Comparison Study on the Stability of Copper Nanowires and Their Oxidation Kinetics in Gas and Liquid
journal contributionposted on 03.03.2016, 00:00 by Liang Xu, Yuan Yang, Zeng-Wen Hu, Shu-Hong Yu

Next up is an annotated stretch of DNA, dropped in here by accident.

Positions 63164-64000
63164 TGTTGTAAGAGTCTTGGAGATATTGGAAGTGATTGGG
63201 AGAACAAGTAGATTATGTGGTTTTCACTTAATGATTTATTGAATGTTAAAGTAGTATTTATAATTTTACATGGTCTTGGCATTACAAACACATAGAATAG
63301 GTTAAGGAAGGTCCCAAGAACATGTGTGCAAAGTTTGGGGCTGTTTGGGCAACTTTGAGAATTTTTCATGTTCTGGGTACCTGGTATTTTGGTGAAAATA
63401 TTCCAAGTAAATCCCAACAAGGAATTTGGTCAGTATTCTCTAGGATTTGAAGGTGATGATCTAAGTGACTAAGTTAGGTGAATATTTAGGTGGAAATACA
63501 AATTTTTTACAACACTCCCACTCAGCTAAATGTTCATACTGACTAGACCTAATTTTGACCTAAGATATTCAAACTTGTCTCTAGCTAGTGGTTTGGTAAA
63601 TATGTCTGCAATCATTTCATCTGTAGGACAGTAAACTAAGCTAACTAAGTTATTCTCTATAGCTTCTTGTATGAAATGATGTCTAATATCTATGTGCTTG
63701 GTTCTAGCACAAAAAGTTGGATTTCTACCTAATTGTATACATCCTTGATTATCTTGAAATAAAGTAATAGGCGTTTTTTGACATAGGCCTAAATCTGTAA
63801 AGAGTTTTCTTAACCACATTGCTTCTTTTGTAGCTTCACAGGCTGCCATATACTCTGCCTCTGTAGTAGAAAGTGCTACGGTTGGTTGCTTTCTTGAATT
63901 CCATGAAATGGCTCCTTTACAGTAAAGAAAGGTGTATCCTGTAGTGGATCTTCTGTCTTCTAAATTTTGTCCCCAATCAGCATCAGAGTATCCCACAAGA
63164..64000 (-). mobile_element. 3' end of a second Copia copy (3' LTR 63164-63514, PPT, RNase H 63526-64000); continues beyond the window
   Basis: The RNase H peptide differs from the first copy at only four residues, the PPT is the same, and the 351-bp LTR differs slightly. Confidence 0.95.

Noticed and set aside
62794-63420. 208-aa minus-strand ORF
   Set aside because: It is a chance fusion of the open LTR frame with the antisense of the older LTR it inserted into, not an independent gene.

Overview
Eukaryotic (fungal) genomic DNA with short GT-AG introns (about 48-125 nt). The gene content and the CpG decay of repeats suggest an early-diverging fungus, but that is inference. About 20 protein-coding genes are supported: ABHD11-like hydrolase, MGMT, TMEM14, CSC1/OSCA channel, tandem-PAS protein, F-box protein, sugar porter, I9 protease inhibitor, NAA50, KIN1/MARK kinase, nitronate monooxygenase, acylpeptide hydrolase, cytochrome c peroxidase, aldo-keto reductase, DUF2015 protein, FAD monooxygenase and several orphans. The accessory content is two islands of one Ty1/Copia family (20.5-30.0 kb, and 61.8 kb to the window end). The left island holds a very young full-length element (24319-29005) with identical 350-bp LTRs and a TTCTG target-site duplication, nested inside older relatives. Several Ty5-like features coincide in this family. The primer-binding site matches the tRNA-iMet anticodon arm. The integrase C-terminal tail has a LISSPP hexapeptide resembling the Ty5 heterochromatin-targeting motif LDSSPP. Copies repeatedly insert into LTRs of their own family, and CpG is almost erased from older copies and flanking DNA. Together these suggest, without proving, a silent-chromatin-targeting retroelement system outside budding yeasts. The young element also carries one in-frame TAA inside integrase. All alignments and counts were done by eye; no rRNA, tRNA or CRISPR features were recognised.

The unsaturated “dangling” bonds on the surface of nanomaterials are extremely sensitive to the external environment, which gives nanomaterials a dual nature, i.e., high reactivity and poor stability. However, studies on the long-term effects of stability and reactivity of nanomaterials under practical conditions are rarely found in the literature and lag far behind other research. Furthermore, the long-term effects on the stability and reactivity of a nanomaterial without coating under practical conditions are seriously long-neglected. Herein, by choosing copper nanowire as an example, we systematically study the stability of copper nanowires (CuNWs) in the liquid and gas phase by monitoring the change of morphology, phase, and valence state of CuNWs during storage. CuNWs exhibit good dispersibility and durable chemical stability in polar organic solvents, while CuNWs stored in water or nonpolar organic solvents evolve into a mace-like structure. Additionally, fresh CuNWs are oxidized into CuO nanotubes with thin shells by heating in air. The activation energies of oxidation of CuNWs in the gas phase are determined by the Kissinger method. More importantly, the different oxidation pathways have significant effects on the final morphology, surface area, phase, optical absorption, band gap, and vibrational property of the oxidation products. Understanding the stability and reactivity of Cu nanostructures will add value to their storage and applications. This work emphasizes the significant issue on the stability of nanostructures, which should be taken into account from the viewpoint of their practical application.